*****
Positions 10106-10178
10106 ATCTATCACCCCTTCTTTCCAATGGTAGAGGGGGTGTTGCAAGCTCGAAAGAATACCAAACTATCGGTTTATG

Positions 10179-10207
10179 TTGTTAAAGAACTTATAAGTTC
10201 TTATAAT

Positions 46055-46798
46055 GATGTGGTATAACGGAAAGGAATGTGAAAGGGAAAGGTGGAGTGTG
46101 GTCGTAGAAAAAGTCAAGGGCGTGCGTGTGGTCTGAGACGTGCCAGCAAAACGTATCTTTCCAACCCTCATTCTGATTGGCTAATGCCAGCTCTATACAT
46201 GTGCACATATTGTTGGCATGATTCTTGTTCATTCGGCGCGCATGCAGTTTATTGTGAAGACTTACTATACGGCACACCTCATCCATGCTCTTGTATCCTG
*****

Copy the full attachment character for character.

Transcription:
Positions 10106-10178
10106 ATCTATCACCCCTTCTTTCCAATGGTAGAGGGGGTGTTGCAAGCTCGAAAGAATACCAAACTATCGGTTTATG

Positions 10179-10207
10179 TTGTTAAAGAACTTATAAGTTC
10201 TTATAAT

Positions 46055-46798
46055 GATGTGGTATAACGGAAAGGAATGTGAAAGGGAAAGGTGGAGTGTG
46101 GTCGTAGAAAAAGTCAAGGGCGTGCGTGTGGTCTGAGACGTGCCAGCAAAACGTATCTTTCCAACCCTCATTCTGATTGGCTAATGCCAGCTCTATACAT
46201 GTGCACATATTGTTGGCATGATTCTTGTTCATTCGGCGCGCATGCAGTTTATTGTGAAGACTTACTATACGGCACACCTCATCCATGCTCTTGTATCCTG